Why aren’t there more women in the turf industry? What changes would be necessary for there to be more? Devon Carroll (@turfgirl24), a doctoral candidate in turfgrass science at the University of Tennessee, has looked deeply into these questions. Recently she has been interviewing women who hold leadership roles in turf and finding out how more women might be recruited and retained. This topic has taken on additional urgency over the past several months as workplaces everywhere, including those in golf, have struggled to find labor. Devon joins Andy Johnson to talk about her background in golf and golf course maintenance, her experiences in the male-dominated field, and the ways that the industry can improve its gender diversity.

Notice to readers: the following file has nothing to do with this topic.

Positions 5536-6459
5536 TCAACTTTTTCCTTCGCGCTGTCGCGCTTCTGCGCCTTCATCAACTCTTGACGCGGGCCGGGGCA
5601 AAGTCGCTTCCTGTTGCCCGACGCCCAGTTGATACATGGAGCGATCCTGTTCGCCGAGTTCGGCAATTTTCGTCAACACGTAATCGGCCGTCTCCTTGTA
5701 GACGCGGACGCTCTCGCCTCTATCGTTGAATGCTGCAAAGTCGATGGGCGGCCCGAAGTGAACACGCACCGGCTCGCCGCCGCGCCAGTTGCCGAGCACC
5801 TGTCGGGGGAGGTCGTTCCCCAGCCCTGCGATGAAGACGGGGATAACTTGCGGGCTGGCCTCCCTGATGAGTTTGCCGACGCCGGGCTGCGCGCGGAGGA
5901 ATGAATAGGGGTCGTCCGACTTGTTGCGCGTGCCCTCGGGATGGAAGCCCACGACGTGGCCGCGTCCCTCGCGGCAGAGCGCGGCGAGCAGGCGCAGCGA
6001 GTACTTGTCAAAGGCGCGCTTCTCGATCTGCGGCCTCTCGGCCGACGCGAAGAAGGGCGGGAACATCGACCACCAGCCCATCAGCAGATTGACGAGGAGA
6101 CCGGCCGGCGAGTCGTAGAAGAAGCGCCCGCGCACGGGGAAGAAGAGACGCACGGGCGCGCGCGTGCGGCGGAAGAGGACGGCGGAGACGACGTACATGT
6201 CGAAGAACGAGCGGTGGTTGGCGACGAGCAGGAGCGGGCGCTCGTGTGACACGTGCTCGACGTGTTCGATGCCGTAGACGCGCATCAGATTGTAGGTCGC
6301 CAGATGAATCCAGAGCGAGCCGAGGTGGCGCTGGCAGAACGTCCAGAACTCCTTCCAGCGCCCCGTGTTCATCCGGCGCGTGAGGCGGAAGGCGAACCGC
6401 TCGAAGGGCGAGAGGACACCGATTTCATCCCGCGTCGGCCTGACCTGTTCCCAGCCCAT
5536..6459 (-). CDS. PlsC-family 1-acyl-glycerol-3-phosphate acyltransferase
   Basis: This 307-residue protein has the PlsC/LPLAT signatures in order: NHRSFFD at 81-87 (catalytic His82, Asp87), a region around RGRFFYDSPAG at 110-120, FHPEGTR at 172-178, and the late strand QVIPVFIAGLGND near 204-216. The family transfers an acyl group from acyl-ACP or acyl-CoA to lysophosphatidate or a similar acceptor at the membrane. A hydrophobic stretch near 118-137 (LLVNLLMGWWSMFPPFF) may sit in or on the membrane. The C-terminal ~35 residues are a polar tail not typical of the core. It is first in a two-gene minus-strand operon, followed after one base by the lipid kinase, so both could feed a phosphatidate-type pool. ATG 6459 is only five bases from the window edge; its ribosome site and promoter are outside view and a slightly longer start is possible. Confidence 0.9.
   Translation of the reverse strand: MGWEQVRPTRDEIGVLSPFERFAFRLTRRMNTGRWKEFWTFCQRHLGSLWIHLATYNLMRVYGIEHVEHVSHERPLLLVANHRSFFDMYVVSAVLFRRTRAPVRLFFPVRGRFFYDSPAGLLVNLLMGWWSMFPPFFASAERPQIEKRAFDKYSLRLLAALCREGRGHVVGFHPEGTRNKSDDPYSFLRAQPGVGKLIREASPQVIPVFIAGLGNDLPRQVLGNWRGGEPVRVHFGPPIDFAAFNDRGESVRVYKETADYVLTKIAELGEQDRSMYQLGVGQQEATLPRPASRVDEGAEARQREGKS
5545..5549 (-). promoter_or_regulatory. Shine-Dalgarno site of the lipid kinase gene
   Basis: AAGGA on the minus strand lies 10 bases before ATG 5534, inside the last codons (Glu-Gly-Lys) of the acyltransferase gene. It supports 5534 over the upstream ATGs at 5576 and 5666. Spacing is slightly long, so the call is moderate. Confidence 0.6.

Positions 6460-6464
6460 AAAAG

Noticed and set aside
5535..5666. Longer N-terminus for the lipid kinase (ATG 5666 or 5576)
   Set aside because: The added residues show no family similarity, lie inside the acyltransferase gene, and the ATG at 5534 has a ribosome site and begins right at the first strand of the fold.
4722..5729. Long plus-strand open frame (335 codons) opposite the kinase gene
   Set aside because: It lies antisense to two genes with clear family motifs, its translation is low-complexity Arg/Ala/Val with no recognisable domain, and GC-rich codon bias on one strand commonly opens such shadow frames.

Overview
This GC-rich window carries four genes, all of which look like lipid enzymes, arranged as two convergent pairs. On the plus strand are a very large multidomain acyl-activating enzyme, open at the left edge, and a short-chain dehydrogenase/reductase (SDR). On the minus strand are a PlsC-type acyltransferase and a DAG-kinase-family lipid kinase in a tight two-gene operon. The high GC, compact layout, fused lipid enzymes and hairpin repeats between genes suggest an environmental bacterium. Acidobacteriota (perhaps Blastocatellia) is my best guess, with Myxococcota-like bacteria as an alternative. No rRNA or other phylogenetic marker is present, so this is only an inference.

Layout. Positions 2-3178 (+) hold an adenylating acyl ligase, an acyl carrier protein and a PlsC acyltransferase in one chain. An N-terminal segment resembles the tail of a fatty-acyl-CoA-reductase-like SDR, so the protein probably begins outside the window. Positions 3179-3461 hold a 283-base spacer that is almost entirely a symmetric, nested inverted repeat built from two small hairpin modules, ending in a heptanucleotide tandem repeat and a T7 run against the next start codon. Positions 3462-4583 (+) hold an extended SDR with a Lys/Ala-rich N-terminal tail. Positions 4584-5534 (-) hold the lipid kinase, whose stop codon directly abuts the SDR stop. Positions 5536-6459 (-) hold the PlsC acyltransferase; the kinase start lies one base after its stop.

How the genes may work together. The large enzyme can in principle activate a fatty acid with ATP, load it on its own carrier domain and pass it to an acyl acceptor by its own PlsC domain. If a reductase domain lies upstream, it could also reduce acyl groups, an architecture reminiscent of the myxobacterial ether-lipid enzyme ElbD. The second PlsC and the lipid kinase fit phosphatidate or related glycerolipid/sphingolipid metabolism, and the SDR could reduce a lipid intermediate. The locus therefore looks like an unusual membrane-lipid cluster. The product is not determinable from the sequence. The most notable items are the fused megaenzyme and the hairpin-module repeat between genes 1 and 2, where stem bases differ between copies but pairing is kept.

Check out Devon’s new peer-reviewed research paper, “Women in Turf: A Qualitative Study Examining How Women Have Sustained Their Leadership Role in the Turfgrass Industry.”
Let’s be honest: the PGA Tour season doesn’t really start until the serene seascapes of Kapalua fill our TV screens in the first week of January. To prepare for the occasion, Andy Johnson calls up Joseph LaMagna (@JosephLaMagna), the sharp mind behind the Finding the Edge newsletter, to discuss what to expect from Ponte Vedra’s princes in 2022. They talk about the youth wave in men’s professional golf, the keys to Collin Morikawa’s success, and whether Rory McIlroy is “back.” Andy and Joseph finish by running through several players who are primed for breakout years and a few who could regress to the mean.
While you’re here, check out our 2022 Fried Egg events, the first batch of which opened for registration on Monday.